State Pays Integrator For Training? $256,000 On A Yearly Basis? Am I Reading This Right?

Am I reading this right? I hope not. Link - California is paying a security dealer/integrator for personalized manufacturer training, business skills, computer skills, and self improvment on a yearly basis for a couple hundred thousand plus?

This security dealer/integrator is the most successful independent dealer in the U.S. and if I'm not mistaken, its family company is a Medical Alarm company and is one of the leading medical device monitoring companies in the nation. The company also owns central stations.

Please tell me I'm confused and this is not what it means. If they are getting "big" state money for this training, I hope they do not cross state lines and compete with businesses who have to put the cost of training into their quotes. And if they get this money, is it fair for them to compete on state jobs? Thoughts on state training $'s?

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Link Again

Program Costs Substantial Contribution - Total ETP Funding - In-Kind Contribution

$222,750 $0 $222,750 $256,905

In this proposal BAC will be introducing upgraded technology, and implementing the following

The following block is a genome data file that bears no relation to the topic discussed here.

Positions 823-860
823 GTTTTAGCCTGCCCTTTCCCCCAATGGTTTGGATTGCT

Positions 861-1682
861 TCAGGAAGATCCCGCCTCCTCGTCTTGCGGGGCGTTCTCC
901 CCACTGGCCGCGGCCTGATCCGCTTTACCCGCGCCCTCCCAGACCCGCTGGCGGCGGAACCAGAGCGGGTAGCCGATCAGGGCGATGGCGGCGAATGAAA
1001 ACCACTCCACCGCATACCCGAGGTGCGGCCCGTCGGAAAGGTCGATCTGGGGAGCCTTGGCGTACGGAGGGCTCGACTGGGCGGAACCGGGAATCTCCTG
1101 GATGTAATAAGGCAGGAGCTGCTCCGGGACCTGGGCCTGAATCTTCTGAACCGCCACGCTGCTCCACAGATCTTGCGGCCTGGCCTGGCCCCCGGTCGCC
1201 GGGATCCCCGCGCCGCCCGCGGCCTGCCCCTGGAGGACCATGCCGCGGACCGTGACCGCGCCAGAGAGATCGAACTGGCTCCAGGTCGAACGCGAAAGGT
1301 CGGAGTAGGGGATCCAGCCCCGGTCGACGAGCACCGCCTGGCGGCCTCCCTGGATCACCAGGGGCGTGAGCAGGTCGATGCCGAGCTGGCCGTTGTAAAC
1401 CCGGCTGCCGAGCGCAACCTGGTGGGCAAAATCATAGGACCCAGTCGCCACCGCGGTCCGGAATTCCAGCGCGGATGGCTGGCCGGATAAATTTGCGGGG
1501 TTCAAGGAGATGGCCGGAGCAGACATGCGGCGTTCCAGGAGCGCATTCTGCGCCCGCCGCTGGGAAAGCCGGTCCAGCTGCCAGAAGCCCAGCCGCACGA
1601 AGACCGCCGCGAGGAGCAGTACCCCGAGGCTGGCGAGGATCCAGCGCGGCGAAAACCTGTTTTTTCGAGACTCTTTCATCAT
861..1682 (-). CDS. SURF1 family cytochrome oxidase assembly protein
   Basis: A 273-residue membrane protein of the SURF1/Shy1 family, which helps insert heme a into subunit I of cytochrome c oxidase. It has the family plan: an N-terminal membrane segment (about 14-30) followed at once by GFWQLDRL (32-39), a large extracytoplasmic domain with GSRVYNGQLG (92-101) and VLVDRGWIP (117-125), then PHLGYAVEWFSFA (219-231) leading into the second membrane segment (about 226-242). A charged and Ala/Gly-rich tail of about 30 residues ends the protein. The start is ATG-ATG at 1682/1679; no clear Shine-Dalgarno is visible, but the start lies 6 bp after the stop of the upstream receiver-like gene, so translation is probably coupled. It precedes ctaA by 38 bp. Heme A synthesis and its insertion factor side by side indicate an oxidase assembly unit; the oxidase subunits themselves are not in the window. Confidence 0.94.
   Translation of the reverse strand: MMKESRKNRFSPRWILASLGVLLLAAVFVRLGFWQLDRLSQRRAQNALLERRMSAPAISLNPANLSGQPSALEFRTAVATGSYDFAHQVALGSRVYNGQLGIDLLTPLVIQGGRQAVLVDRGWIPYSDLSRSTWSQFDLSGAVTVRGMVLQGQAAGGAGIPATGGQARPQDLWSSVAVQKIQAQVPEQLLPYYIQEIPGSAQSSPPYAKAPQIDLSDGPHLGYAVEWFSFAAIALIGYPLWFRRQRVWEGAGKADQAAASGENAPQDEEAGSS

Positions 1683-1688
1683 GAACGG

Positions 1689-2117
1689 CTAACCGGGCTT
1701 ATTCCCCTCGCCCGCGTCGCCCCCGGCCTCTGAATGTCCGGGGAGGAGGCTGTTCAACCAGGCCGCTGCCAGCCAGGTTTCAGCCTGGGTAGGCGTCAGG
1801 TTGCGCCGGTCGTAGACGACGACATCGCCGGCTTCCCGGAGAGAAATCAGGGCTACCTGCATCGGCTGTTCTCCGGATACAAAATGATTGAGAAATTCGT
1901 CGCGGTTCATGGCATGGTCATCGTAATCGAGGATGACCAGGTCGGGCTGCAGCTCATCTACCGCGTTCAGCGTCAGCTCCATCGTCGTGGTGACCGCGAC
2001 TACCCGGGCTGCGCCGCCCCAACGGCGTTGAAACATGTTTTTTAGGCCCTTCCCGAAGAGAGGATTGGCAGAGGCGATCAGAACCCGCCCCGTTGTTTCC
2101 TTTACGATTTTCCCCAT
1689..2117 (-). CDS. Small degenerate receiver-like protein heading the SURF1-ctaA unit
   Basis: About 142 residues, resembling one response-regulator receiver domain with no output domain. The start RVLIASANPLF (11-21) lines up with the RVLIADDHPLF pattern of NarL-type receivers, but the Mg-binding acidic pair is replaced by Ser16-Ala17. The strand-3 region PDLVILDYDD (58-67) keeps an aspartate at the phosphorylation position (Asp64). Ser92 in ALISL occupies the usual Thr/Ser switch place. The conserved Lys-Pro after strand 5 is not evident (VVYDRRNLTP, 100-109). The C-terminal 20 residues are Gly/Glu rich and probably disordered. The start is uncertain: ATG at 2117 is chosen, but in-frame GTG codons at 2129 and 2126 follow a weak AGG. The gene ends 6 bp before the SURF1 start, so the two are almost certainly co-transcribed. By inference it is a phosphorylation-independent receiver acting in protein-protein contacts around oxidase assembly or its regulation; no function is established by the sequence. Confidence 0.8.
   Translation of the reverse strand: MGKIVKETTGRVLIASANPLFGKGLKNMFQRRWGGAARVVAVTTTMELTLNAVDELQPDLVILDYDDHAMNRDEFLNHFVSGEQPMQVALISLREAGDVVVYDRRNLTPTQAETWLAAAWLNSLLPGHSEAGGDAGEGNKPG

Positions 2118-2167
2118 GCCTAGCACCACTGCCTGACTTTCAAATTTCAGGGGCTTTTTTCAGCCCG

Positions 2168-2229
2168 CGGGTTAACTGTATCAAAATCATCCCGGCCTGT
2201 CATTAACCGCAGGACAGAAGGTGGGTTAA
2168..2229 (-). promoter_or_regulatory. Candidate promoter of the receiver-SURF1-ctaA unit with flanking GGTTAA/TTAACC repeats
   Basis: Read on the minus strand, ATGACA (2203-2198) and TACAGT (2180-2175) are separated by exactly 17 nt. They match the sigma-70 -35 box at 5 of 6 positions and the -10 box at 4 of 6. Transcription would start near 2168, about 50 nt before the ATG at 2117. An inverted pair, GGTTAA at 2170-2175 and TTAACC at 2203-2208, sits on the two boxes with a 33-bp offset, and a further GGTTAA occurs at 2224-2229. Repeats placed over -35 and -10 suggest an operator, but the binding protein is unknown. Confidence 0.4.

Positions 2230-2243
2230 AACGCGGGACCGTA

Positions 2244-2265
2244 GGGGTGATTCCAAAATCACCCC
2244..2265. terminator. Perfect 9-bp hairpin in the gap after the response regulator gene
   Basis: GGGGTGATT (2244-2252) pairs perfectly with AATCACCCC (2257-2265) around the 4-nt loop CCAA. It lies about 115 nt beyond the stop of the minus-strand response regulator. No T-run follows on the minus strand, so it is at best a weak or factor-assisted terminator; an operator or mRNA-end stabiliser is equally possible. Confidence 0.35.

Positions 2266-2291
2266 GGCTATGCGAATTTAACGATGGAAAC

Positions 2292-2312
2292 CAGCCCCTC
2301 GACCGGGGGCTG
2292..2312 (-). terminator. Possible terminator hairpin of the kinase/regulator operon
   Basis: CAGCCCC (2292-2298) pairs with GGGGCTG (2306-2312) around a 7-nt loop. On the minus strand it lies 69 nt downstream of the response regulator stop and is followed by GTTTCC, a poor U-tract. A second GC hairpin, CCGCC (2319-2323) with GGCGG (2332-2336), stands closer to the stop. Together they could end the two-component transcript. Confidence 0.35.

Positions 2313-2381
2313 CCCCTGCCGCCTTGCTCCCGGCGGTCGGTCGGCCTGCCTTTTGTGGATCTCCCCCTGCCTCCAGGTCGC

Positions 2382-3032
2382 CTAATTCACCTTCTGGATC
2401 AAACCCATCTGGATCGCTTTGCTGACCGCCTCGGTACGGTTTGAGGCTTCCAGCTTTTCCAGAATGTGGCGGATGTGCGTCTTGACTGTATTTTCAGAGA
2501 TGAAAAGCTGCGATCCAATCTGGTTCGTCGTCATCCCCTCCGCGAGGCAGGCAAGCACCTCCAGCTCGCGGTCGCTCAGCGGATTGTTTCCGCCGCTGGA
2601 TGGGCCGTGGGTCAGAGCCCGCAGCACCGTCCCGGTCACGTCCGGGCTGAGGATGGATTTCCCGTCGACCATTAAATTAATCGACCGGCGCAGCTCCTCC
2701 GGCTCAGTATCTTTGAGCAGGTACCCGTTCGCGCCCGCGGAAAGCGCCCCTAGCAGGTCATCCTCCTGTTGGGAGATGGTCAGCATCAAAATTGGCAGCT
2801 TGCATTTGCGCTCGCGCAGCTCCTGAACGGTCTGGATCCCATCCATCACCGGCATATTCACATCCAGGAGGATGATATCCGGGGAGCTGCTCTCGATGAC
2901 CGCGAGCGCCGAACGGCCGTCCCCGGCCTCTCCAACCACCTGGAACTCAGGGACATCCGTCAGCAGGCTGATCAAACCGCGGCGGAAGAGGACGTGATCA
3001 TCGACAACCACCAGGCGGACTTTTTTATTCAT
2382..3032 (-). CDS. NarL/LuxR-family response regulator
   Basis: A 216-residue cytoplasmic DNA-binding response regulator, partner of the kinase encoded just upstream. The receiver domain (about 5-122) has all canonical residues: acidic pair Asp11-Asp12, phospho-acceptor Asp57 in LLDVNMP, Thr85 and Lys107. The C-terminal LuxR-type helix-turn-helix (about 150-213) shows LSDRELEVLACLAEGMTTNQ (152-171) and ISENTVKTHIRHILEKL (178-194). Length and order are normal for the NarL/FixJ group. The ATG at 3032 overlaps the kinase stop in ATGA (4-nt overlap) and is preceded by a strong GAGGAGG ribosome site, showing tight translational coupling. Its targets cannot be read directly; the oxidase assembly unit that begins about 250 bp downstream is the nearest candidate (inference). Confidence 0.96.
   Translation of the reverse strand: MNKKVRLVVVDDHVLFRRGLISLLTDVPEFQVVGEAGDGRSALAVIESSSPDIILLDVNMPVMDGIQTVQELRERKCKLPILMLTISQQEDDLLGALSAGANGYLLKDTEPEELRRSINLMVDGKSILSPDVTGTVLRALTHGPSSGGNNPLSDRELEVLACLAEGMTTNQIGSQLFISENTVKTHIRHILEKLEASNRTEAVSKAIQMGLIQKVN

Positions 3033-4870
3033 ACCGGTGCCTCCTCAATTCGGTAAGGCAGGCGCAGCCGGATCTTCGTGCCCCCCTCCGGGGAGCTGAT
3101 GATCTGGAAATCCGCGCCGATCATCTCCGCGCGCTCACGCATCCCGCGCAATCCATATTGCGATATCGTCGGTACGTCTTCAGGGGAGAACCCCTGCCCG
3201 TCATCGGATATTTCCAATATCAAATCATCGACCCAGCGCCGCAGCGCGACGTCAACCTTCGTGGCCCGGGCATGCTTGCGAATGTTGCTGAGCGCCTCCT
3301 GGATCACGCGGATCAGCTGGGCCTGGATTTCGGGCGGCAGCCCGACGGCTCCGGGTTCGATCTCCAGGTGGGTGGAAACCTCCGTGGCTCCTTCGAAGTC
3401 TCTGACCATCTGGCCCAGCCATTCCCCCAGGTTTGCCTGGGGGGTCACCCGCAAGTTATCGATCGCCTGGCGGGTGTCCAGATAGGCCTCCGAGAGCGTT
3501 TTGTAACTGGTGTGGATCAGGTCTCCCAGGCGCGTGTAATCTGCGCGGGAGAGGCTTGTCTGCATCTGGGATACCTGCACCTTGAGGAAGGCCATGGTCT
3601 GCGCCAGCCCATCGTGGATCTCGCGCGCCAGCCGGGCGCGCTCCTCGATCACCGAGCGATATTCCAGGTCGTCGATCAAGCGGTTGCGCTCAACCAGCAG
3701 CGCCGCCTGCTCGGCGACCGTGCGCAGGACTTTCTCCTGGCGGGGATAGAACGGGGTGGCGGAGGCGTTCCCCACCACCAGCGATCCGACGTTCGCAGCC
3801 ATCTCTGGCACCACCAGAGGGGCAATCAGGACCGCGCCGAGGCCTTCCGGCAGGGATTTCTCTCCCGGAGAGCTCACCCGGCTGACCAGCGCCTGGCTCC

new product lines:

  • HD/Mega Pixel Cameras include high definition low-light cameras to enhance night vision, interactive dome cameras with 360-degree rotation, and high resolution cameras to capture details.
  • VertX/Access Control System is a keyless entry system that offers access solutions for sensitive areas, networked locations that identify user and time stamp of all entries, and safety features such as automatic door unlock during fire alarms.
  • Bosch Video Recorder 600 Series is a complete video management solution in a single, compact unit

Whom are they training? Their own employees?

Evidently yes, if I understand the purpose of California's Employment Training Panel: